The student news site of Biddeford High School in Biddeford, Maine

The Roar

Dealing with Death

Megan Friel, Editor in Chief

Hang on for a minute...we're trying to find some more stories you might like.


Email This Story






They say death comes in three’s.

To accept death is to both celebrate life and mourn loss. In the past month, I’ve dealt with a tremendous amount of loss. With both my  grandmother and close family friend Guy dying, it’s hard to cope with seeing my uncle Chuck soon on his way out after being moved to hospice care. With the disparity of these losses weighing heavy on my shoulders, I’ve been forced to watch my family members suffer through these losses while trying to bear the grief myself.

It’s interesting to see the way we deal with loss. Some don’t eat. Some don’t leave their beds. As for my mother’s family, we all struggle in our own ways.. I will never forget the bags under my grandmother’s eyes after long nights of care taking for my sick uncle, or the way her hands shake when she remembers the night that a small heart attack turned into having to say goodbye to one of her best friends as she also prepares to say goodbye to her last living brother.

My dad’s side is different. After hearing the news of my grandmother’s passing, I focused on my dad. Every time we saw his side of the family, we had a good time. The only tears I had were tears of laughter, and that was how my dad and his family lived. Happily. Jokingly. This would be the first time I’d ever see my dad cry, and that itself brought me to tears.

But upon arriving at my aunt’s house, the atmosphere was the same as always. Laughter filled the room as we told stories of my grandmother and all the ways she changed our lives. We pored through photos of her and cherished the memories we made. My dad said that in the week leading up to her passing, my dad and his siblings sat with my grandmother and did what they’ve always done. Laughed. Joked. Reminisced. My dad said that he thinks she hung on so long because she didn’t want to miss out on their fun.

To say that it stayed this way all week is a lie. I watched my dad cry for the first time as they closed his mother’s casket. This is okay. Sadness is a given when it comes to losing someone so close to you. I’ll always miss my family. I’ve learned it’s okay to be sad. It’s okay to cry. It’s okay to mourn. The reality is, this is normal. But this isn’t what death is about.

This is how I deal with death. For me, death is not about the few months of her life that my grandmother was sick, or the few years that Guy or Chuck have struggled. It’s about appreciating the lives they led. Death is about celebrating all that they’ve accomplished and all they’ve done to make their mark on the world.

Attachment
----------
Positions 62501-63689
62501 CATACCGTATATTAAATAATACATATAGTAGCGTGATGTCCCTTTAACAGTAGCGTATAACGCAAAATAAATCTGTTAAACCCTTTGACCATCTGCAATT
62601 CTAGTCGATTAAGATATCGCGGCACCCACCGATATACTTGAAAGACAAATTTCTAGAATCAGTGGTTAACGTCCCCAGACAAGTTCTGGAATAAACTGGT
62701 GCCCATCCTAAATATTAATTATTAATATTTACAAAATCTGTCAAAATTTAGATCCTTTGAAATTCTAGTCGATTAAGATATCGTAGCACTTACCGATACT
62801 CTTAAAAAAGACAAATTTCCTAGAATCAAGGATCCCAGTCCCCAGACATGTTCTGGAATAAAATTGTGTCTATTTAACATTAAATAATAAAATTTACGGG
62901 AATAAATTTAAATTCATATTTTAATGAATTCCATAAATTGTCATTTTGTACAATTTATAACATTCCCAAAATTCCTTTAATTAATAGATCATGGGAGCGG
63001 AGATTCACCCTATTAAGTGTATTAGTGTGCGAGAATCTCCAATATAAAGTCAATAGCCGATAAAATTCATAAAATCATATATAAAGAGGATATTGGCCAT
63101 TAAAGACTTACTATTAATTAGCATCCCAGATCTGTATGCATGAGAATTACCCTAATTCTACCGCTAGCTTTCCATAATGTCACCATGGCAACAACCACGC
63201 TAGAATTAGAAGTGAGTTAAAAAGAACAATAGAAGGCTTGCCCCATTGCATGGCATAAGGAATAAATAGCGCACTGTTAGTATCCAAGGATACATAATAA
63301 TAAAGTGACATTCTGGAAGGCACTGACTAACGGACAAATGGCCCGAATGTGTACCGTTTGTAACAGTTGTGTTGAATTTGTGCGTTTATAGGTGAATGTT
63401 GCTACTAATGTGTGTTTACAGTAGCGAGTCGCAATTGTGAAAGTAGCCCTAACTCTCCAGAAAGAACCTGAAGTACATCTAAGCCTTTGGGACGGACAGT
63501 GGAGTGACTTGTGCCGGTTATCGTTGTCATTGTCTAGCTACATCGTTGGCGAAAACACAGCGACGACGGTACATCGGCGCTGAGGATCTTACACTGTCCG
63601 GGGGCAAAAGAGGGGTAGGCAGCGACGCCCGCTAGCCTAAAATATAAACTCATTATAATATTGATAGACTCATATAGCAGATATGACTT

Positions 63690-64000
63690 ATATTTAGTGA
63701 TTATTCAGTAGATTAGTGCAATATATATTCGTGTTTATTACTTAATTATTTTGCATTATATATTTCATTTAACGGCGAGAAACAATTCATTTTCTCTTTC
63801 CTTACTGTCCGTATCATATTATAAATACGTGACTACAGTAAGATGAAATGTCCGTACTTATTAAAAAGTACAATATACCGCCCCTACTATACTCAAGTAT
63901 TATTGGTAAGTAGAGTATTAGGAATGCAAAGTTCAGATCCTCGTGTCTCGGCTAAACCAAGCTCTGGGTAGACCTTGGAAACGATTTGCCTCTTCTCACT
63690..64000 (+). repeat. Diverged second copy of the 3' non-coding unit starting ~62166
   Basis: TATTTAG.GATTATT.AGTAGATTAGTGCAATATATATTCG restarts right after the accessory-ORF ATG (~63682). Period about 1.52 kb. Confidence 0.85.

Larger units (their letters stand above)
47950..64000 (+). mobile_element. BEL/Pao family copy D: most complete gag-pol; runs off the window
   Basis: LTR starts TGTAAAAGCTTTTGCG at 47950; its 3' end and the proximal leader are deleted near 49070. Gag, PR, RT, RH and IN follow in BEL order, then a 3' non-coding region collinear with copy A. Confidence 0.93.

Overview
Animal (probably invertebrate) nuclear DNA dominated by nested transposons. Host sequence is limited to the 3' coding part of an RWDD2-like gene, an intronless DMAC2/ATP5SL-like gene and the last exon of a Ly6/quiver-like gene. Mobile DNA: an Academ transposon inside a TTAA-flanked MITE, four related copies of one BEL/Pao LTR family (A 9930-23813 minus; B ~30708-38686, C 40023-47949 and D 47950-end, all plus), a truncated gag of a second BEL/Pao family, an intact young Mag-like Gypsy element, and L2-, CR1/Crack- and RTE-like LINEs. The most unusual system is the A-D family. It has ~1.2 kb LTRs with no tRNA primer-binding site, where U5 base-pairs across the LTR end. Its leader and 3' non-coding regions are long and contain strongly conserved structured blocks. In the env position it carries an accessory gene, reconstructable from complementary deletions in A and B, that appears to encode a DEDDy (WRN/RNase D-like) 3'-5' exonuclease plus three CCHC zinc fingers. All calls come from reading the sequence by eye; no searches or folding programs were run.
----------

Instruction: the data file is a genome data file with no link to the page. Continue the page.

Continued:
To deal with death at such a young age, especially so much, is never easy. But I choose to celebrate. I choose to remember the times that I laughed with the people I loved. I choose to focus on the happy lives they led and all they’ve left behind. I choose to remember their legacies.

 

Print Friendly

Leave a Comment

The Roar intends for this area to be used to foster healthy, thought-provoking discussion. Comments are expected to adhere to our standards and to be respectful and constructive. As such, we do not permit the use of profanity, foul language, personal attacks, or the use of language that might be interpreted as libelous. Comments are reviewed and must be approved by a moderator to ensure that they meet these standards. The Roar does not allow anonymous comments, and The Roar requires a valid email address. The email address will not be displayed but will be used to confirm your comments.

If you want a picture to show with your comment, go get a gravatar.




Navigate Right
Navigate Left
  • Dealing with Death

    Features

    The importance of representation

  • Dealing with Death

    Showcase

    Jason Mulvey, a senior of BHS that isn’t afraid to follow his dreams

  • Dealing with Death

    Showcase

    Senior Trey Burnham, an active outdoorsman and competitive athlete.

  • Dealing with Death

    News

    Cheer season ends with an unexpected twist

  • Dealing with Death

    News

    AP tests: worth it or not?

  • Dealing with Death

    Features

    After the election

  • Dealing with Death

    Features

    Debate to States

  • Dealing with Death

    News

    The march that’s making history

  • Dealing with Death

    Arts and Entertainment

    Hamilton is not throwing away its shot

  • Dealing with Death

    News

    Teens with anxiety break their silence

The student news site of Biddeford High School in Biddeford, Maine
Dealing with Death